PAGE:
Who is Today’s Author?

1186845_pen-friendAs I was considering this month’s post, I jumped to a ponderment (I’m a writer; I’m allowed to make up words).

Who exactly is

Today’s Author.

Are you different from Yesterday’s Author? Or My Mother’s Author? Or the guy with his name on thousands of books and hundreds of contracts? Why do readers visit a site with a name like

Today’s Author‘?

Well, I figured it out:

  • You’re half writer and half salesman, trying to get what you pen into print. Used to be, someone offered to do that for you. “Write for me and I’ll put your name in lights.” Now, you put your own name on Twitter feeds, blog headings, LinkedIn banners, and Facebook Fan Pages. Shy? Get over it.
  • You work many jobs. Used to be, a writer slaved in anonymity in a cheap apartment with a sponsor paying essential bills, waiting for the Best Selling Book. Or parents kept him/her in the family estate, happy their child was busy, not believing anything would come of it. Until it did. Today, you work a 9-5 gig, then write 7-midnight. And you believe with your entire being you can make it.
  • You don’t labor in solitude. Few authors do, despite the persona of the lonely figure hunched over a paper, pen gripped in a crabbed hand. Mostly, now, you engage with fellow writers in forums, PLNs, online hangouts. You share ideas, cheer each other up, spread the good word about what colleagues are writing and publishing. It’s not face-to-face, but that’s so last generation. Look at kids. Even in groups, they’re on digital devices, chatting with names on a screen.
  • When you get published, it is more likely to be non-traditional. All it takes is an internet connection, an Amazon account, and a loud virtual voice. The good news: You will statistically make as much money as the average agent-pubbed author.
  • You research mostly online. The world is so much smaller than it used to be. You know how to use Google Earth, virtual tours, and Street View Guy. Why would you need to fight the airlines and spend all that time and money?
  • You write–a lot. Even if you’re a novelist, you probably have a blog, a Twitter feed, an online group of friends, and write for a variety of ezines/websites/blog groups. If you are that one person in the world still writing in oblivion, that’ll change when you come out
  • You are any age–doesn’t matter. You may be 20 or 60 or 80. You write. You publish. You share. That’s what it’s about. Not chasing the golden ring, but flaunting the golden goose that continually provides those gems of inspiration for your articles.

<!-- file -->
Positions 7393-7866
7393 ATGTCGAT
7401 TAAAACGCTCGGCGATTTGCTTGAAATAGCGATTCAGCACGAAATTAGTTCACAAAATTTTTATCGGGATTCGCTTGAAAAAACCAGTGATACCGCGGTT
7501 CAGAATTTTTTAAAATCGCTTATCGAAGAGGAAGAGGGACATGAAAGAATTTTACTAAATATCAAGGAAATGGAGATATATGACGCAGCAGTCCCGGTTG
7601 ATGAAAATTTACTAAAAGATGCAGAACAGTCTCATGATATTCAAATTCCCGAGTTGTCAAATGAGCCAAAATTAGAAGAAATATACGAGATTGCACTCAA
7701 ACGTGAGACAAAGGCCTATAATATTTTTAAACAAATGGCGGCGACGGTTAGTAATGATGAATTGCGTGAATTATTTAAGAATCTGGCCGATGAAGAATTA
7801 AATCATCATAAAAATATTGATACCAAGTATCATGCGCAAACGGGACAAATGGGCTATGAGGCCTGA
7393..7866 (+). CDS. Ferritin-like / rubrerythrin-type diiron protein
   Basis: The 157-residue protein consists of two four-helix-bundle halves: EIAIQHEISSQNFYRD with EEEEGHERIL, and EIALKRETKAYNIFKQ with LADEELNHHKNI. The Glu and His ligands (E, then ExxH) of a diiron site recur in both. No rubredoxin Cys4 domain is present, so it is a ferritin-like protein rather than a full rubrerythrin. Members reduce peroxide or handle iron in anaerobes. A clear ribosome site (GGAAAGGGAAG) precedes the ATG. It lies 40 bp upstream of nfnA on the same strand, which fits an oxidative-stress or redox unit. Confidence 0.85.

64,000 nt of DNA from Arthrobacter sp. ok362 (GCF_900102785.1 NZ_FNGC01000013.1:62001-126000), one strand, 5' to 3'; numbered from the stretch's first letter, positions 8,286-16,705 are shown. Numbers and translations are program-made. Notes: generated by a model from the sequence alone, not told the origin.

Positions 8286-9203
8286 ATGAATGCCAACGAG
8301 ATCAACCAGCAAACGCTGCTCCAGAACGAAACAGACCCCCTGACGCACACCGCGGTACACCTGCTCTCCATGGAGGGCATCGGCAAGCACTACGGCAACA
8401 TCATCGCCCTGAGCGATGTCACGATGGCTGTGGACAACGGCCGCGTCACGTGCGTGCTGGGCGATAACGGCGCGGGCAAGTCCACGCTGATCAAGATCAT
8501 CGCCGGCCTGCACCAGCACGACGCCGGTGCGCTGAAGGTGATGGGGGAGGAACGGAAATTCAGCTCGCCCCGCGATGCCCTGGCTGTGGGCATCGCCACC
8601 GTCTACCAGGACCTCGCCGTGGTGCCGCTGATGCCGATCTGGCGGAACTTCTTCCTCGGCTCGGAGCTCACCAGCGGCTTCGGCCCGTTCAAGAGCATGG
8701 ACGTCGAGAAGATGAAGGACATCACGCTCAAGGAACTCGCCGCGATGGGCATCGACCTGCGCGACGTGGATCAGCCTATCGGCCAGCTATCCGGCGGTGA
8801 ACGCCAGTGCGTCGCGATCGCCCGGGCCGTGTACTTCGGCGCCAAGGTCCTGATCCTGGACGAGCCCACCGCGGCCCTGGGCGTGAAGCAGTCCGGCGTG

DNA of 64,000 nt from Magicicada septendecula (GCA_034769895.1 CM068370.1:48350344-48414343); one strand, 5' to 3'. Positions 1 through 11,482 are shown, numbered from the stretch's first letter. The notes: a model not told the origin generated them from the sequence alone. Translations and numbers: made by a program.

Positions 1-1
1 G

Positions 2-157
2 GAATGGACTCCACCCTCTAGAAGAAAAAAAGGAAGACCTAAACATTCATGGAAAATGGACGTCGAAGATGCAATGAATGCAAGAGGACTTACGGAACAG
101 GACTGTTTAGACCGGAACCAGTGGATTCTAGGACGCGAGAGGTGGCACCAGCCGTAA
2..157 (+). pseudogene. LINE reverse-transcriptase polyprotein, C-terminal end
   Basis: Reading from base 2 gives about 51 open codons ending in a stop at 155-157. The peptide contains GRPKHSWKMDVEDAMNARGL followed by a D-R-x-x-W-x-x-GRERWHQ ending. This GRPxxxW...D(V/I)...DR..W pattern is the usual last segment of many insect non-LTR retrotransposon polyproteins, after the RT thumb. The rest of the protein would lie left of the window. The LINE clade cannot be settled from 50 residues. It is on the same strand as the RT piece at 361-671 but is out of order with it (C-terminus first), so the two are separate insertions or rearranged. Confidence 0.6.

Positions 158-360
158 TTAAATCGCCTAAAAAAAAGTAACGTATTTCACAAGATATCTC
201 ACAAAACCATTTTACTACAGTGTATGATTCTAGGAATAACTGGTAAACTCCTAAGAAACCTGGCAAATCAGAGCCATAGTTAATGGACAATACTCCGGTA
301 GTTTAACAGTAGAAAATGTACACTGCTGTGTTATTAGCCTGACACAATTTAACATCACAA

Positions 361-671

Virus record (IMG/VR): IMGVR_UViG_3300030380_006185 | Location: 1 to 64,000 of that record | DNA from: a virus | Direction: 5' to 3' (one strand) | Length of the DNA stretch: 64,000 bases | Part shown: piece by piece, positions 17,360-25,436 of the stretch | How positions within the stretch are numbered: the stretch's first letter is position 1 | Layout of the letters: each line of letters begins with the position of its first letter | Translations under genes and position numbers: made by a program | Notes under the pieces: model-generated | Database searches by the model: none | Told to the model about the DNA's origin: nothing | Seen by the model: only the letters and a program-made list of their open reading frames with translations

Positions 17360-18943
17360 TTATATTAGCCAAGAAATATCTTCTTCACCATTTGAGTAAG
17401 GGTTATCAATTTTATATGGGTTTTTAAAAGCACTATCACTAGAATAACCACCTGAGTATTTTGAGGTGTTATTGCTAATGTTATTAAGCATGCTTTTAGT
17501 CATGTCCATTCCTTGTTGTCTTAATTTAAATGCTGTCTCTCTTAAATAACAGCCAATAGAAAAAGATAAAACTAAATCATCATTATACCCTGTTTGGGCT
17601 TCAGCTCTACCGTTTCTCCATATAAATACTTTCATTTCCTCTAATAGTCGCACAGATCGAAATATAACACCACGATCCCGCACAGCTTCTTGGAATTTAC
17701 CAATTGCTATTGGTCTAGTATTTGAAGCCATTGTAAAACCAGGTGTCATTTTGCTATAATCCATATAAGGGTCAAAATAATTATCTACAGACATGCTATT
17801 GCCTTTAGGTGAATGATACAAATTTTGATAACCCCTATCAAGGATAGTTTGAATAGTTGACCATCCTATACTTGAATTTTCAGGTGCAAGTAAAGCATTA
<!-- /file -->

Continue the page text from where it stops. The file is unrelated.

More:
• You can’t be brought down. When the Universe rejects your latest Query letter, you use a rainbow. When Yet Another Agent sends Yet Another Form Letter, you figure it’s their loss–and mean it. The world is big enough for another self-pubbed author to make enough to pay the bills.

You may not have made a penny writing, but that’s the career cap that fits. Yesterday, the agents and publishers and professionals would have slammed the tent on your nose. This year, you enter by the front door, barely glancing at the cadre of gate keepers.

Today, you are an author.

Jacqui Murray is the author of the popular Building a Midshipman, the story of her daughter’s journey from high school to United States Naval Academy. She is webmaster for six blogs, an Amazon Vine Voice book reviewer, a columnist for Examiner.com and TeachHUB, Editorial Review Board member for Journal for Computing Teachers, Cisco guest blog,Technology in Education featured blogger, IMS tech expert, and a bi-monthly contributor to Today’s Author. In her free time, she is the editor of a K-8 technology curriculum, K-8 keyboard curriculum, K-8 Digital Citizenship curriculum, and creator of technology training books for how to integrate tech into education. Currently, she’s editing a thriller that should be out to publishers next summer. Contact Jacqui at her writing office or her tech lab, Ask a Tech Teacher.

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12 thoughts on “Who is Today’s Author?

  1. Well said, Jacqui!

  2. I really liked this article, Jacqui. And being honest with myself, I am all but one of the things in your list right now… I need to write more to get the “I write a lot”. It’s been slow, but I’m getting there.

    • It can start with comments on people’s blogs (feel free to visit mine–WordDreams. I never get enough comments). Or monthly contributions to groups such as this. I have to say, I get more than I give.

  3. I’d like to know about You Can Be Any Age – can I change mine?
    Seriously, this is a great article. You’ve outlined what is necessary to be a writer in the 21st century. I’m a neophyte to many of these but I write a lot!
    And I might add one more: You learn.
    I’m taking a terrific class and it’s reminding me of all the good things I first learned years ago. Never a bad idea to recharge.

  4. And I meant to tell you: I added ponderment to my list of favorite and saved words! You can make them up – I can steal them!

  5. Hitting the nail on the head once again Jacqui. Can see myself in several of those.

  6. What a great post, Jacqui! Today’s author has so many options open to them and not having to rely on publishing houses is the ultimate freedom 😀

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